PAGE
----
Diving Into Bill's Trash

If the White House were involved, we'd be calling it Mogulgate. Over the past year, Washington, D.C., lobbying firms supporting Microsoft in its antitrust battle against the Justice Department repeatedly found themselves the victims of what looked for all the world like industrial espionage. At the Independent Institute, a man walked in and asked for directions, then absconded with two laptops. At the National Taxpayers Union, a parade of visitors with fishy stories tried to get into the building. Then a detective using the name of a nonexistent company rented an office near the Association for Competitive Technology and hired a Spanish-speaking woman to offer $1,200 to the building's cleaning crew. What he wanted: ACT's trash.

The janitors reported the incident in May, but it wasn't until last week that the man pulling the strings stepped forward. It wasn't a huge surprise: Larry Ellison, the brazen CEO of Oracle perhaps known as much for his passionate hatred of Bill Gates as for his $230 billion company, owned up to at least the Dumpster diving. At a press conference at his Redwood Shores, Calif., headquarters, he said he hired D.C.-based Investigative Group International, whose founder, Terry Lenzner, has worked for Bill Clinton's lawyers digging for dirt on adversaries like Paula Jones. The goal: expose Microsoft's funding of supposedly independent groups that were filing pro-Microsoft briefs in court and distributing research to reporters. Though Ellison says he didn't authorize the sleazy tactics, he didn't disown them, going so far as to call investigating Microsoft his "civic duty... We got the truth out."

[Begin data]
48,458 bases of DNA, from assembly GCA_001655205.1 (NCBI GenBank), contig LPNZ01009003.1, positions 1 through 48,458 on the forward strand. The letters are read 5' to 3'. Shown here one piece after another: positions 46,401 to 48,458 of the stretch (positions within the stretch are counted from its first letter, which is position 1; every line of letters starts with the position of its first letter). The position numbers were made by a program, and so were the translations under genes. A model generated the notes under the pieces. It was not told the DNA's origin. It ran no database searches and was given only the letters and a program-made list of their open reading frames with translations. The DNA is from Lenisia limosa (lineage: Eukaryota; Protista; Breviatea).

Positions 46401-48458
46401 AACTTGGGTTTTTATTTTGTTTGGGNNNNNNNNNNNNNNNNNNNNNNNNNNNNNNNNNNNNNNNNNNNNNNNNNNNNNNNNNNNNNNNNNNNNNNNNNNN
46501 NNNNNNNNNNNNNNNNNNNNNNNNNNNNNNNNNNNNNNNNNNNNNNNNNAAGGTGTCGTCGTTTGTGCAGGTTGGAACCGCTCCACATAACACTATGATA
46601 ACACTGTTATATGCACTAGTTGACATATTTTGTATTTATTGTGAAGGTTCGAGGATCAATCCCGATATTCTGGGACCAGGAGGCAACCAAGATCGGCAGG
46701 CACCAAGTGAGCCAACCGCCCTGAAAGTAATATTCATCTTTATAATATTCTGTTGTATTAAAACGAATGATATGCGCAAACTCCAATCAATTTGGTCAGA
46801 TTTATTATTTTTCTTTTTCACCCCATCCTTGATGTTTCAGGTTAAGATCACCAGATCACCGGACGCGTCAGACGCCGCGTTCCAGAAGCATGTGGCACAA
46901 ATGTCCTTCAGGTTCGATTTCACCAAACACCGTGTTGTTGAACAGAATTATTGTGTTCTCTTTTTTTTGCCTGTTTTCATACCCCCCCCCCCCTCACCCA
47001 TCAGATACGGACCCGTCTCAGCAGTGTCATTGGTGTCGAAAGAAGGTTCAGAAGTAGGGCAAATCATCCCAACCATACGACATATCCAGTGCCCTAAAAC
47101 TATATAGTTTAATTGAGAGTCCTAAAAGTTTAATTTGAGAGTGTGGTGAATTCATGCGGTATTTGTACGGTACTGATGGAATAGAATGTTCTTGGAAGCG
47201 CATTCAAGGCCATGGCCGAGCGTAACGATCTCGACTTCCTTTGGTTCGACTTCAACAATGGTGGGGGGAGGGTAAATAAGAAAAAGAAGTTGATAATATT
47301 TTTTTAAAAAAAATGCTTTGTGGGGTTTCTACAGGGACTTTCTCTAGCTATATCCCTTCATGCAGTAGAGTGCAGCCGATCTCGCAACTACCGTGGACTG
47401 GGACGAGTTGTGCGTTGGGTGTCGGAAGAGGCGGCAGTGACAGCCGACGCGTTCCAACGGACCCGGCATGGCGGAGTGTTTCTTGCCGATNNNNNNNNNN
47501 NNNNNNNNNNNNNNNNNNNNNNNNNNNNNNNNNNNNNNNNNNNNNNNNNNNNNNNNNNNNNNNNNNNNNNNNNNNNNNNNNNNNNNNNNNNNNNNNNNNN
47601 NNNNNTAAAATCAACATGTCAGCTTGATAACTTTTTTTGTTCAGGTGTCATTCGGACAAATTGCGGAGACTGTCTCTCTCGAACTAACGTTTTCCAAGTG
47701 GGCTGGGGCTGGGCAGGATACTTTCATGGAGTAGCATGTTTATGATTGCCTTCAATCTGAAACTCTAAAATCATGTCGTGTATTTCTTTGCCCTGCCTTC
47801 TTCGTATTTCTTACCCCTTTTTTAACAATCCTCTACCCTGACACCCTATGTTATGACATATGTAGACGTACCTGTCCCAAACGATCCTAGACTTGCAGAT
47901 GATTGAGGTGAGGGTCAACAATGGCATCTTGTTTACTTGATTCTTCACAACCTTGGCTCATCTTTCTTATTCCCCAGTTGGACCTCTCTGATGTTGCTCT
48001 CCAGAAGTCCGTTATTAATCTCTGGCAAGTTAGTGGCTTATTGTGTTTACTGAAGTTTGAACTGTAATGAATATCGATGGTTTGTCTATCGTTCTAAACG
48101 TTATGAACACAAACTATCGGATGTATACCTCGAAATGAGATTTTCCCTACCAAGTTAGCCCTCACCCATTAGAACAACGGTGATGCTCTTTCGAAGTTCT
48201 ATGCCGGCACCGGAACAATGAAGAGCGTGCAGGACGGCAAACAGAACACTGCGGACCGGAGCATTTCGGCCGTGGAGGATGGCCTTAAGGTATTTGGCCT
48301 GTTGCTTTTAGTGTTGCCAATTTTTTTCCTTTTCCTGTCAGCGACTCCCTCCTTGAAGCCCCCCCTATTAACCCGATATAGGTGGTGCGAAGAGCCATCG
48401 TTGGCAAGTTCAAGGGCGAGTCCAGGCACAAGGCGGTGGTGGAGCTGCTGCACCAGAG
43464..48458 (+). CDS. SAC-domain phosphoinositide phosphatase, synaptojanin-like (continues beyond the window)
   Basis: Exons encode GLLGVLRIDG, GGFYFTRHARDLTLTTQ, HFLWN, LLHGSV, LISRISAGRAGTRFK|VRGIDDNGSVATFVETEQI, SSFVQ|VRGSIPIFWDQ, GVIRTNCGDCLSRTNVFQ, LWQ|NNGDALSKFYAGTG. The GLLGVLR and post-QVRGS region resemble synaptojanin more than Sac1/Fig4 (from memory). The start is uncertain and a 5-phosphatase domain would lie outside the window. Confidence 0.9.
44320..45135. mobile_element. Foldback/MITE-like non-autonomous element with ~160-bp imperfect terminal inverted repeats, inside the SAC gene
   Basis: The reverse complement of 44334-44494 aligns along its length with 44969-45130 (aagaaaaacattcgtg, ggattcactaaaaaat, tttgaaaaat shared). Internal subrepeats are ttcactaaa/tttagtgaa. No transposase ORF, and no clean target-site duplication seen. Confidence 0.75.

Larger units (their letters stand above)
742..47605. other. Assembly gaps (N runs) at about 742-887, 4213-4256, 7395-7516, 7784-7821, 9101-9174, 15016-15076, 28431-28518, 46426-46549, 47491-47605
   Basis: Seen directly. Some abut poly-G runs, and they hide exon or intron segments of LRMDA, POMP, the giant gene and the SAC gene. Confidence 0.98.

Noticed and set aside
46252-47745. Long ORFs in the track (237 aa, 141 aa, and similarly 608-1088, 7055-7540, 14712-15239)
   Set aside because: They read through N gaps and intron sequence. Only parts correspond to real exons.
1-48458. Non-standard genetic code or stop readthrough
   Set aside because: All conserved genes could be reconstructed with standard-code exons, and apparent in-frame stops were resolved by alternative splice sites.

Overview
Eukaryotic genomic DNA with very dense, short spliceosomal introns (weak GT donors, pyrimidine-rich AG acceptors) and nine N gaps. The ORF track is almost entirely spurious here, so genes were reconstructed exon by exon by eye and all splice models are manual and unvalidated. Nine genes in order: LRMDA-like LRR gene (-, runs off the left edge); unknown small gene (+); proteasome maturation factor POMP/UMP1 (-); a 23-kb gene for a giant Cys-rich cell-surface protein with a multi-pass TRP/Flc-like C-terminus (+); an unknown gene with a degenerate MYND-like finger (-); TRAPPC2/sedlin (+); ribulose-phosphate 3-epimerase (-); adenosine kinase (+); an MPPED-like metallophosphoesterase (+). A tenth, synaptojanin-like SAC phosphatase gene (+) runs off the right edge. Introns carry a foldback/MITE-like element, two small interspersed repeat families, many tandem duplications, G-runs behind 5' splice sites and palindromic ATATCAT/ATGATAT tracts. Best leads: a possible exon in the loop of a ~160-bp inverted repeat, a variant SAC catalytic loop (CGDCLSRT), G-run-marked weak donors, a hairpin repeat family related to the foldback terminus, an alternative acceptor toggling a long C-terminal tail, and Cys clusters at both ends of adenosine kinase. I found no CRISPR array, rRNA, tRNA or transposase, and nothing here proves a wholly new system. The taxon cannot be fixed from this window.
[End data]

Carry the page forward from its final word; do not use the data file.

But Ellison isn't out of the woods. Going through trash isn't against the law--once you throw something out, it's not yours anymore. But the victims are considering legal action against both Oracle and Lenzner's PI firm. ACT's lawyers think they may be able to make a case for invasion of privacy, a civil charge that can bring stiff damages. Microsoft is also reviewing its legal options. Spokesman Vivek Varma scoffs at the notion that Ellison "exposed" Microsoft's funding of the advocacy groups, claiming that the company never hid its involvement.

The larger question involves the antitrust case, which is up for possible review by the Supreme Court. Will Mogulgate have an effect? The justices may now be more inclined to believe Microsoft's charge that its competitors have been driving the case from the start, says George Washington University law professor Bill Kovacic. That's a strong motivation for Microsoft to beat the aggrievement drum loudly--more loudly than it otherwise would, considering that spying is not exactly new to the tech industry. "Dumpster diving definitely happens, typically among the largest companies," says Artie Wu, CEO of Vividence, which offers "competitive intelligence." Microsoft itself hired people to go through the trash of a competitor in 1993, when it was investigating software counterfeiting. The lesson? Buy a shredder.